The Hunger Games: Mockingjay - Part 1
Apologists will no doubt argue that bifurcating Suzanne Collins' final novel in The Hunger Games cycle, Mockingjay, is the right way to go. There's no doubt that stretching it over 4+ hours allows for a more complete adaptation, but movies are different beasts from books and this luxury damages the narrative thrust and throttles the pacing. Neither of these flaws is fatal, but Mockingjay - Part 1 is easily the weakest of the three The Hunger Games films to reach theaters thus far. (As always with divided films, my overall opinion may change once the entire thing is available and can be seen in a single seating.)
Mockingjay - Part 1 is the darkest chapter of The Hunger Games saga - a departure in many ways from the action/adventure flavor of the previous two installments, The Hunger Games and Catching Fire. The pacing is more deliberate, but that's as much a result of the text as it is the expansion of the material. What's missing from Mockingjay - Part 1 is a strong through-story. The previous films were characterized by engrossing, well-constructed story arcs but Mockingjay - Part 1 meanders. Most of the running length is devoted to set-up and, when the finale arrives, the movie doesn't really end; it just stops.
Mockingjay - Part 1 picks up shortly after the end of Catching Fire, which saw Katniss (Jennifer Lawrence) and Finnick (Sam Claflin) being rescued from the latest games by a band of rebels and revealed that Katniss' home district had been leveled by bombers sent by President Snow (Donald Sutherland). Now, afflicted with PTSD and obsessed with whether her partner and love interest, Peeta (Josh Hutcherson), is alive, she has become listless and uncommunicative. The District 12 refugees, including Katniss' family and old "friends" Effie (Elizabeth Banks) and Haymitch (Woody Harrelson), are living in the secret military bunker of District 13, which is run by President Alma Coin (Julianne Moore) with an assist from Plutarch Heavensbee (Philip Seymour Hoffman). President Coin wants to use Katniss for propaganda purposes - call her the "Mockingjay" and turn her into a rallying point for rebellion across all the districts. To be part of this, Katniss demands concessions, the biggest one of which is that Peeta, who is alive and making pro-Capitol broadcast appearances, be rescued and given a pardon. President Coin agrees and Katniss becomes a figurehead for the dissidents. In that role, she sees firsthand how ruthless President Snow can be.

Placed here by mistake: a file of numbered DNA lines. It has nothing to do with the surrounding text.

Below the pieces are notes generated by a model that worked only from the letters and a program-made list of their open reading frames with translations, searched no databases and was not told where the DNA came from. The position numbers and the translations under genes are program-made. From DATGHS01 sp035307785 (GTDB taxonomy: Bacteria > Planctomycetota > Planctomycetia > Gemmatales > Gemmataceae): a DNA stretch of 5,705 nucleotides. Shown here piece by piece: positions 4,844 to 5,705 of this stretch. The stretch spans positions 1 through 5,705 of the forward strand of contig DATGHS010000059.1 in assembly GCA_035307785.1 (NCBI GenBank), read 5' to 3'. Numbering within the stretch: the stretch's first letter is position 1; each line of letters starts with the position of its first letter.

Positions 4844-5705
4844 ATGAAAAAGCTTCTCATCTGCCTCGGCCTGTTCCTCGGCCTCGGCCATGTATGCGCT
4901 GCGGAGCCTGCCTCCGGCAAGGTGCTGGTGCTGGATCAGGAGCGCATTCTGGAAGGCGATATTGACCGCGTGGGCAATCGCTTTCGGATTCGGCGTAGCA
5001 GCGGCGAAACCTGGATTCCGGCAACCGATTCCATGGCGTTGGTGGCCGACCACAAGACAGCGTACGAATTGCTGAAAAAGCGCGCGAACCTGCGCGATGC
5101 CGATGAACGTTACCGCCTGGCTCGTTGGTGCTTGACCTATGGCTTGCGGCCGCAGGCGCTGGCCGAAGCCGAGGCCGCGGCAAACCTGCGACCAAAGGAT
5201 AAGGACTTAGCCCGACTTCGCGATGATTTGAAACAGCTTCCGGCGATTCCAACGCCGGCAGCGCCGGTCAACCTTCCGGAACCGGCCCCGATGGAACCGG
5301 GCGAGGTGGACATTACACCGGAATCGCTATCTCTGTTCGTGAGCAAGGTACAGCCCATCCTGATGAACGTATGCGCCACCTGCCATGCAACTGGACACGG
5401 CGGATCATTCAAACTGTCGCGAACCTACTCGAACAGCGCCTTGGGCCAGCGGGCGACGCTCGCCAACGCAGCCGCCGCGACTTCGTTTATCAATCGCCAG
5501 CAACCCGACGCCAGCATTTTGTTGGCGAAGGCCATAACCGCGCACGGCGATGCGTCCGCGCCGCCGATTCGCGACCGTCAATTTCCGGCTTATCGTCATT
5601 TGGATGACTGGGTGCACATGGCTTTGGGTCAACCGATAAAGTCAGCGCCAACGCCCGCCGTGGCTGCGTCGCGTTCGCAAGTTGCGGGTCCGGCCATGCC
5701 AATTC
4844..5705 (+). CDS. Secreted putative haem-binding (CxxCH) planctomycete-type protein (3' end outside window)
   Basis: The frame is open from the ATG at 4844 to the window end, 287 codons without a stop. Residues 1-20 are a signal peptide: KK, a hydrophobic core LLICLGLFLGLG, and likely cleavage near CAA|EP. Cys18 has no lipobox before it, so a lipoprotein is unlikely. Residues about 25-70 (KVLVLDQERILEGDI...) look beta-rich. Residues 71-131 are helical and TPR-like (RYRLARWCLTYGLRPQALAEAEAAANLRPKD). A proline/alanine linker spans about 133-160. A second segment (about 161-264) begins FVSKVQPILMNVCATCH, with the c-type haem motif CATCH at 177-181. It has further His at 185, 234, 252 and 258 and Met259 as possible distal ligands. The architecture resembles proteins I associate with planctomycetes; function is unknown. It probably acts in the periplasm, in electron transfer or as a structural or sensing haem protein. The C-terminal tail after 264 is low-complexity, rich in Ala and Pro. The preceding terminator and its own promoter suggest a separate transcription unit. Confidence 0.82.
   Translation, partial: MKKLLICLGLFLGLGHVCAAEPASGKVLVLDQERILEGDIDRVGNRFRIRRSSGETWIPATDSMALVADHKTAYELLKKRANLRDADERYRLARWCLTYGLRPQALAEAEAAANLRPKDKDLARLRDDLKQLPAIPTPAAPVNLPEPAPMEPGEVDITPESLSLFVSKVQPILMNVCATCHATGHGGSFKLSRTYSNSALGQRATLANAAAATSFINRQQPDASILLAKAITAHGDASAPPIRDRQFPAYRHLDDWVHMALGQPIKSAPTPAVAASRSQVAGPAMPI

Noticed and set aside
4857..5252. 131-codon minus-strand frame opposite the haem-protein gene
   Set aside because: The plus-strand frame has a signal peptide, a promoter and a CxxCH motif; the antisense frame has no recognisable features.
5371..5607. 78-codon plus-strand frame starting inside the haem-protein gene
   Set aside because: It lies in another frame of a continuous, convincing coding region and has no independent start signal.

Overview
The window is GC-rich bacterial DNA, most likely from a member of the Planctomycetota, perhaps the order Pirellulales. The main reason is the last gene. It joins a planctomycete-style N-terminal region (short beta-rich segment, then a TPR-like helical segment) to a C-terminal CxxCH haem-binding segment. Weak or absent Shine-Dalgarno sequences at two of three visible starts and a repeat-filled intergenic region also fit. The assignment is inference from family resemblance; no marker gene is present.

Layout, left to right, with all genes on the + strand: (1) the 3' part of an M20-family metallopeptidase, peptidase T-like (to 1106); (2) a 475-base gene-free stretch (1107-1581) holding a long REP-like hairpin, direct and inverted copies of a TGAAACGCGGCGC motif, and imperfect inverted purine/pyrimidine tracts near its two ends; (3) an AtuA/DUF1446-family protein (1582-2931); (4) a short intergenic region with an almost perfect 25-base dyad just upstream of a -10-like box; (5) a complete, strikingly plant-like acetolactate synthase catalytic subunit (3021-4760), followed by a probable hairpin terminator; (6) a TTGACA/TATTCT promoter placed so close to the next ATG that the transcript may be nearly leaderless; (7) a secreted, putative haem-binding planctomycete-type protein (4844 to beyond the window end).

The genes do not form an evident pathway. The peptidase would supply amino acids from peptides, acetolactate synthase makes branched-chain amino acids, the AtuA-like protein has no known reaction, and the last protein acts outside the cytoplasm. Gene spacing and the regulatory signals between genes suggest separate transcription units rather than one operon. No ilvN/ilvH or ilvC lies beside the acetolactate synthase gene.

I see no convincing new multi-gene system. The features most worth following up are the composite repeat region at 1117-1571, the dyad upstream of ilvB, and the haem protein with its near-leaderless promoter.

This is the first The Hunger Games movie not to chronicle an iteration of the duel-to-the-death title match. Mockingjay - Part 1 is more character-based and focuses on the consequences of starting an uprising against a totalitarian regime. To its credit, the movie doesn't soft-pedal things. There are no "rah rah" moments. This is as grim as PG-13 can get; the darkness is comparable to that of The Empire Strikes Back. When the film arrives at its cliffhanger conclusion, there's a sense of profound frustration regarding the mandatory 12-month hiatus before the rest of the story can be told. (For that reason, I'm tempted to recommend skipping Mockingjay - Part 1 in theaters and seeing it on video once Mockingjay - Part 2 has been released.)
Jennifer Lawrence (wearing a wig that's as bad as William Shatner's 1980s toupees) gets to take Katniss in new directions, revealing a fractured, conflicted personality. Other familiar faces have returned, although some, like Elizabeth Banks' Effie and Woody Harrelson's Haymitch, are subdued. Jeffrey Wright once again plays egghead Beetee; there's a scene in which he offers an homage to the James Bond series' Q. Newcomers include Julianne Moore Alma Coin, the leader of District 13 and would-be president of all Panem and Game of Thrones' Natalie Dormer as Cressida, the "director" of the propaganda films focused on Katniss.
With darkness impinging on all aspects of the story, there's little time for the love triangle between Katniss, Peeta, and Liam Hemsworth's Gale Hawthorne to move forward. The kiss shared by Katniss and Gale lacks any semblance of emotion and the physical distance between Katniss and Peeta is an impediment. The romance has always been The Hunger Games' least compelling aspect (it may have been shoehorned into the books because of genre reader expectations); downplaying it is not a detriment. More of the move/countermove games between the Capitol and the rebels would have elevated the stakes. Until late in the proceedings, there's not much suspense.
Before Part 2 is released, it's difficult to assign a final "grade" to Mockingjay - Part 1. As a stand-alone, it's worthwhile, especially for fans. It advances the story, expands the character arcs, and introduces some daring elements. But it is in no way a complete movie in the traditional sense. As a result, Part 2 will determine whether Mockingjay soars or crashes to the blasted dystopian earth with a thud.
© 2014 James Berardinelli